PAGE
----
I have Solanaceous projects on the go: true potato seed, spine-less litchi tomato, tomatillo selection (new this year!), Just Food Market Bell but these are the ones started:
1. Open Ophelia Eggplant Selection
2. Yellow to red sweet pepper - low input
3. Spanish Bell selection
4. Spanish Bell x Hungarian yellow to red intermediate phenotype selection.
On the left: The seeds of the Hungarian yellow to red sweet pepper x Spanish Bell, intermediate phenotype were larger, rather like a bell pepper (in my experience) and consequently the cotyledons are also large and vigorous looking. The fruit are a touch later too rather like Bells, including the Spanish Bell selection. Hoping to select more this year, especially for ever so slightly earlier.
On the right: The Hungarian yellow to red pepper that was sent to me from Europe years ago has been one resilient sweet pepper. It's done well through wetter and very dry years. It also seems quite disease and pest resistant so far. The seeds and seedlings are smaller than the more Bell like phenotypes but the fruit is earlier even if it takes a bit of time to turn red.
I have two eggplant projects on the go but this one is my favourite. These are seedlings from Open Ophelia. It is a small-medium tear drop shaped eggplant that I associate with the European type. I've allowed it to cross intentionally with some blockier, more lavender-cream types and hope to select and stabilize from that. Should be interesting to see what this hardy, reliable cross (originally sent to me as dehydrid Ophelia f3) will produce this year. It has yet to disappoint me!
One of the perks of doing a butternut squash breeding project is eating butternut squash. As they store well on my countertops, and the current population of this public participatory landrace is medium sized, I usually only open one at a time. They are used to make a wide and ever widening array of tasty treats. One photo I couldn't find while searching was straight up pumpkin pie even though I make it all the time. Photos added when I have them.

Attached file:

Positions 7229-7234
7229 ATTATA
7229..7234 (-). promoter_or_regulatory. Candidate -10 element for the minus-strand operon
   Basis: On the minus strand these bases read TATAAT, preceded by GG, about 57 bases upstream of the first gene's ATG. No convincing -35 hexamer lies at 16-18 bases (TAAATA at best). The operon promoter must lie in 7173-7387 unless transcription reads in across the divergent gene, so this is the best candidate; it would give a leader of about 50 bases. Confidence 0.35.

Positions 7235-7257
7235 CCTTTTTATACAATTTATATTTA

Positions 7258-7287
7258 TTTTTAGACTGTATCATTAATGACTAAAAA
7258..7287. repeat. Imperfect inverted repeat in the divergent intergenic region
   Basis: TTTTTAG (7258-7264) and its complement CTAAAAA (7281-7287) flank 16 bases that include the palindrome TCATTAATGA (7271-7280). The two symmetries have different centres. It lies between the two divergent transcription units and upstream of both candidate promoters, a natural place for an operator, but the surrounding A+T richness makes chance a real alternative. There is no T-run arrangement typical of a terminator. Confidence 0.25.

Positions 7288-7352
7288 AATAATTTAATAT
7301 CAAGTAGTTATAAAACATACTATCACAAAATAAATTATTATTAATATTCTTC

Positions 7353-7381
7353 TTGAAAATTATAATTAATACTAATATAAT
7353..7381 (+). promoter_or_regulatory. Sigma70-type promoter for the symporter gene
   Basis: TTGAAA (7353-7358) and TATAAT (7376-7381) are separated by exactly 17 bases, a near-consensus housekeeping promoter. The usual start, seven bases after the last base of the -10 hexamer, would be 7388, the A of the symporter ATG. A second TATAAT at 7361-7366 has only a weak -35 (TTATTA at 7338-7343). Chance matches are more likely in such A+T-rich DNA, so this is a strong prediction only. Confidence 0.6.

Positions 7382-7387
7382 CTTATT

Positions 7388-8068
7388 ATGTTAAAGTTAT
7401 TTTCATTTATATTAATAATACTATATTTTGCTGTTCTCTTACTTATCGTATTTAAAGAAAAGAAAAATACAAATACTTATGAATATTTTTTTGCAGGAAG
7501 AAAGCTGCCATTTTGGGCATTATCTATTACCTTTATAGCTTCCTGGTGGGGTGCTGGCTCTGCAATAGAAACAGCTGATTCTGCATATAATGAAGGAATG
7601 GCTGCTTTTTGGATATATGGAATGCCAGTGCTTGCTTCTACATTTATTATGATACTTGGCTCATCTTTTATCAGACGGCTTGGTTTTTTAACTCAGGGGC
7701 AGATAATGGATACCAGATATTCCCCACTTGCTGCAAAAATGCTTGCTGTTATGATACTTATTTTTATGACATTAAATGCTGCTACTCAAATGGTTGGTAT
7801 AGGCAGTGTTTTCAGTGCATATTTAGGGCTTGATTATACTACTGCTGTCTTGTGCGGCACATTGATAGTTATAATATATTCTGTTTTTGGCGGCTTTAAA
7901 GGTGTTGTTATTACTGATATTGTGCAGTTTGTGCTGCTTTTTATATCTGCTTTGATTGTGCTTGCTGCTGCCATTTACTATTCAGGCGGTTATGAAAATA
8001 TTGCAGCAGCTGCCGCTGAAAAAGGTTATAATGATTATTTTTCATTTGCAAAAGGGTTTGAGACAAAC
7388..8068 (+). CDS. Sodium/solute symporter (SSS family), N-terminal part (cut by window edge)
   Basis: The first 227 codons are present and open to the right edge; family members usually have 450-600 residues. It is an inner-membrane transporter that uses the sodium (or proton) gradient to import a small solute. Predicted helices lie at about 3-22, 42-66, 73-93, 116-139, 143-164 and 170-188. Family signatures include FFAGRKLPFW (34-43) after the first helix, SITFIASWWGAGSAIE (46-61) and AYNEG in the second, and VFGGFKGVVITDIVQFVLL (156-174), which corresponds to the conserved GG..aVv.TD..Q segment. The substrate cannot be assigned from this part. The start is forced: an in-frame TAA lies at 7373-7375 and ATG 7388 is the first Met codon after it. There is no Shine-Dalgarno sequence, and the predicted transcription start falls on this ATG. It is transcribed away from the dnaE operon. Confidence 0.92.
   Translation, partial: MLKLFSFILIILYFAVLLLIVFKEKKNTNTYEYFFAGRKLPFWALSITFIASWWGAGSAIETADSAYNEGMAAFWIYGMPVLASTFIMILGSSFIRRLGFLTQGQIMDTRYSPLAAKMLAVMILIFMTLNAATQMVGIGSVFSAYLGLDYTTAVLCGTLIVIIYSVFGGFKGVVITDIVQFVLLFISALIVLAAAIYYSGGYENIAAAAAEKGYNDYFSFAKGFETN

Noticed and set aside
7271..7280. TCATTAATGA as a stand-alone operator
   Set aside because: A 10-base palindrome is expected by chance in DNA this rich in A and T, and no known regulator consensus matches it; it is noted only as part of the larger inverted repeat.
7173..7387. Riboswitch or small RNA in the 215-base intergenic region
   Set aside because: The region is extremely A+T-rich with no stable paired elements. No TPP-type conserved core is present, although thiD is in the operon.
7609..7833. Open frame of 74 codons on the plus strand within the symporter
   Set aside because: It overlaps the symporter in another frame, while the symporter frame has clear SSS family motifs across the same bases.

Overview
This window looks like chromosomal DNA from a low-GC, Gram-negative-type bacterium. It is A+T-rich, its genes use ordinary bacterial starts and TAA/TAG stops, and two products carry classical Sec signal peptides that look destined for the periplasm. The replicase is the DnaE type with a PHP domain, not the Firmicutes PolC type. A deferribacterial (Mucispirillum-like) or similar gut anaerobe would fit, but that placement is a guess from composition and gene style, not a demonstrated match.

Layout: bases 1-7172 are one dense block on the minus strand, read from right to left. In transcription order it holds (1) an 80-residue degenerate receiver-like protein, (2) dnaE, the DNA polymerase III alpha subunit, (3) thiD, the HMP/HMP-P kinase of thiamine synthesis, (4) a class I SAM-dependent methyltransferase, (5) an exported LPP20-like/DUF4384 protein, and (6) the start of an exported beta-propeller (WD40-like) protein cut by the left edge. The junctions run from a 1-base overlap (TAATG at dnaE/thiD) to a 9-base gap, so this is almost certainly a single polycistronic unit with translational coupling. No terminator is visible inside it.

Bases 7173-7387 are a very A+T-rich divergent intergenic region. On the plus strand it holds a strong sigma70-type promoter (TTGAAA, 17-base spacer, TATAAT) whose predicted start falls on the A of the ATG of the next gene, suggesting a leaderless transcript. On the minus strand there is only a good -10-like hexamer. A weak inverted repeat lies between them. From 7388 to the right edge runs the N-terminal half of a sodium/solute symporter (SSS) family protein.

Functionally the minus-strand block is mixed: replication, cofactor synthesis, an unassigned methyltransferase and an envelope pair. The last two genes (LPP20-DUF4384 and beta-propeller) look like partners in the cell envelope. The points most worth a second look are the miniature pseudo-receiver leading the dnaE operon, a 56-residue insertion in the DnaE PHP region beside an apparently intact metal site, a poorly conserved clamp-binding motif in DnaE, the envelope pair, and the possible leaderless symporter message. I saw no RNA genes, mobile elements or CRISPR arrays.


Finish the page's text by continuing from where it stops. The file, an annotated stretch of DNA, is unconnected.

Would you like to grow your own ingredients? Get your seeds for the Cucurbita moschata, butternut squash, public participatory landrace breeding project for Eastern Ontario and Western Quebec.
Learn more about the project including why difficult years are great selection years: drought, bugs and 2016's squash.
I've had excellent germination on seeds sent to me by a fellow sweet potato enthusiast in Sweden, some seeds sent to me from a warmer local and from my own (albeit limited) seeds grown out from short season sweet potatoes here.
Germinating Sweet Potato Seeds:
They seem to germinate easily after scarifying by clipping carefully with a nail clipper away from the root and soaking. You can continually soak until you see roots or soak until seed coat starts to swell and crack. At this point, they could be direct sown into deep containers - they have quickly growing and long ranging roots - or you could monitor them in the baggie method somewhere warm. Took 1-2 days for most seeds with swollen seed coats to germinate fully. The rest took up to a week.
Seedlings start off slowly raising out of the soil, shedding their seed coats and setting out roots. The cotyledons (seed leaves), that look like butterfly wings and betray their morning glory relations, grow quickly in vigorous seedlings.
What I've learned about growing seedlings so far:
1. Make sure you bury the germinating seeds so that the seed coat properly softens and is easily discarded by the unfolding seed leaves. Soaking slightly longer may also help with this process. The seedling should be pulling itself out of the soil.
2. Slow and struggling seeds have not improved much several weeks in. I have about three seedlings that had damaged seed leaves at emergence and now have undersized true leaves. These will be discarded shortly.
3. Seedlings benefit from warmth.
Cotyledon shape varied slightly in shape and colour. The Purple Selfed emerged unsurprisingly as purple though the true leaves are so far light in colour. Most seedlings have emerged with yellow to bronze to purple baby leaves that have greened up afterwards.
I started one set quite early in order to set out robust seedling (because of an issue last year) and started another set recently. Plan to grow on inside and then in the lean to greenhouse before setting out to see what treasures they may grown beneath!
All about growing, selecting and using edible plants in the Ottawa valley.